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STORM: The Infinity Code

STORM: The Infinity Code

5.0 8
by Emma Young

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STORM is a gadget-packed, high-adrenaline adventure-a middlegrade spy novel sure to leave readers white-knuckled and breathless. It's also the name of the ambitious organization formed by the story's three brainiac kids: Will, the loner, inventive genius, and creator of cutting-edge gadgets. Andrew, the software whiz-kid, millionaire, and fashion


STORM is a gadget-packed, high-adrenaline adventure-a middlegrade spy novel sure to leave readers white-knuckled and breathless. It's also the name of the ambitious organization formed by the story's three brainiac kids: Will, the loner, inventive genius, and creator of cutting-edge gadgets. Andrew, the software whiz-kid, millionaire, and fashion disaster. Gaia, the brilliant and mysterious teen chemist, fluent in French, Italian, Mandarin, and blowing stuff up. Will first scoffs at STORM's grand plans to combat global strife. But when the group uncovers a plot to create a deadly revolutionary weapon, the three race from England to Russia, determined not only to find and dismantle the weapon, but to confront the psychopathic scientist behind it all.

Editorial Reviews

Children's Literature - Carrie Hane Hung
Put together three extraordinary youths with different talents and you have the team of STORM, which is the acronym for Science and Technology to Over-Rule Misery. Their mission is to help the world and solve its problems. Although he is hesitant to join STORM, the gadget inventor Will is recruited by Gaia, whose talents include a photographic memory and a knack for chemistry of the explosive type. Andrew is the founder and financial backer of STORM; he became a software millionaire at the age of ten. Follow the trio as they travel by train from London to Saint Petersburg an on to an unknown site to save the world from a weapon that is nearly constructed. Behind the plans for destruction is an evil scientist who is anxiously awaiting the code, the final piece of the puzzle to complete the weapon in his laboratory. Surprises unravel as the excitement and tension build. The STORM team must pool their talents to stop the completion of the deadly black hole weapon. At the end of the book, the author briefly describes actual inventions that are the inspiration for the story's gadgets. Reviewer: Carrie Hane Hung
AGERANGE: Ages 11 to 15.

Science and Technology to Over-Rule Misery, or STORM, is an organization consisting of three brilliant teenagers. Will, the central character, is an inventor of creative gadgets and is troubled by family issues. Andrew is a computer genius, and Gaia is a language expert with a photographic memory. STORM's mission to tackle the world's problems using their skills seems daunting, but when the three are able to save an airliner from disaster, they believe that they can actually help the world. Later when a friend's father is kidnapped and forced to create a deadly weapon that could destroy Earth, the team jumps into action. They track the friend and his father from London to St. Petersburg and discover the weapon's hidden location. The teens try to thwart the friend's father and a rogue secret agent using mainly their knowledge of science and their inventive tools. Young's debut novel is full of unusual scientific creations-all based on real inventions. The novel is plot-driven and packed with unlikely escapes and improbable plot twists-exactly what many middle school and junior high readers crave. This action novel is slightly unbalanced and its conclusion is a little clunky as it leaves a few unanswered questions. It also enters a crowded field of similar books such as the Jimmy Coates, Alex Rider, and the Young Bond series. Despite these drawbacks, it seems that this series start could find an audience among students eager for a book with minimal violence, a little suspense, and creative and resourceful characters. Reviewer: Jeff Mann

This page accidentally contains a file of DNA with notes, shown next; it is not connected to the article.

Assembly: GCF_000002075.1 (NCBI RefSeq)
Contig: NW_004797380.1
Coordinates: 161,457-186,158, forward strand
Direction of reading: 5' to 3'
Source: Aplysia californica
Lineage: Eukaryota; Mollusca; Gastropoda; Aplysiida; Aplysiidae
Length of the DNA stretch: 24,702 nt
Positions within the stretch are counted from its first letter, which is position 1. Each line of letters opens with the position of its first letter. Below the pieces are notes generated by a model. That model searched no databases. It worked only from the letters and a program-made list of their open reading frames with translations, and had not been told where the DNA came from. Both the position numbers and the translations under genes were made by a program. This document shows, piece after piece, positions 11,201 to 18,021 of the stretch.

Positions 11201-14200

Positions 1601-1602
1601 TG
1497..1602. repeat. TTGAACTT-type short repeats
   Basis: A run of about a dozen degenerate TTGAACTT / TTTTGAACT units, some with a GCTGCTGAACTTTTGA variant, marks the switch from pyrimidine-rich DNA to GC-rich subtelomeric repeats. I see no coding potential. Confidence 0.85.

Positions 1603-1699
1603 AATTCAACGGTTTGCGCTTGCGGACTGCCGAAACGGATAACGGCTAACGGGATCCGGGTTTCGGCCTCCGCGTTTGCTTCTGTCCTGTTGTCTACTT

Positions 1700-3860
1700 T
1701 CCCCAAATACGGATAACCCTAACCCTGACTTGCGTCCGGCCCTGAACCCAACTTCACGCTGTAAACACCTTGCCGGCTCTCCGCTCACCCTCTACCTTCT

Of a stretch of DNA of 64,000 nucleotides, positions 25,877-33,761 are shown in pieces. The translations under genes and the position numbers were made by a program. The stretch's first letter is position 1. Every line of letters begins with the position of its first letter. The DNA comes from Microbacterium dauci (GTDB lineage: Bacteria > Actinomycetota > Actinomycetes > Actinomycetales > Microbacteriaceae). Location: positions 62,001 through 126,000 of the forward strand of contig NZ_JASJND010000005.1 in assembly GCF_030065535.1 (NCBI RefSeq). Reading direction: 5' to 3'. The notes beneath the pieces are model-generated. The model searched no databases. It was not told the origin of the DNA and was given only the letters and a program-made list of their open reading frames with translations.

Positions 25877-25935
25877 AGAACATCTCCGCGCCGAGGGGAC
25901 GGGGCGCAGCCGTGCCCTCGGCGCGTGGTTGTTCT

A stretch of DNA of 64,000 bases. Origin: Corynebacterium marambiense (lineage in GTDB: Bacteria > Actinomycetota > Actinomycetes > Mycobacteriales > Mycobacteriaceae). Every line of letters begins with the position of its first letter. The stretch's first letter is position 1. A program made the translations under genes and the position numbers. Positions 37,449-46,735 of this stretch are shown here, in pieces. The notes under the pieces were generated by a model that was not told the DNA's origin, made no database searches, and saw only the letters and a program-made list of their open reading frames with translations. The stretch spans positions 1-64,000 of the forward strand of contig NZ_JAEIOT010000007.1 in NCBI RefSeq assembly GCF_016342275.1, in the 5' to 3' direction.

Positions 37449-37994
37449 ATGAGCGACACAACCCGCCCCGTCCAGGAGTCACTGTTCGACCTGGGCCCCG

April 2008 (Vol. 31, No. 1)

AGERANGE: Ages 12 to 15.

Will, a 14-year-old student in a gifted program at a London school, has a knack for coming up with cool inventions like a Rapid Ascent wall-climbing device or a mobile camera he calls Fly Spy. His classmate Gaia, who is skilled at chemistry, including explosives, invites him to join a secret organization along with two other teens: Andrew, a wealthy young computer genius, and Caspian, a budding astrophysicist. Andrew wants to create a group called “STORM: Science and Technology to Over-rule Misery,” and use their brainpower to solve world problems. Will doesn’t take the group seriously at first, but when Caspian’s father is kidnapped and Caspian is forced to create a deadly new weapon in order to save him, Will, Andrew and Gaia must sneak into an illicit research base in St. Petersburg and foil the plans of the evil scientist behind the plot, using all their skills, brains and devices. Fans of the Alex Rider series will enjoy this action-filled story of intrepid kids saving the world, even if their exploits are rather hard to believe at times. The science behind the story, however, is true, according to the author, a science journalist, and in a note at the end she explains a bit more about the gadgets and the research involved, with some b/w illustrations. Adventure fans and science enthusiasts alike will appreciate STORM’s escapades. Reviewer: Paula Rohrlick
March 2008 (Vol. 42, No.2)

School Library Journal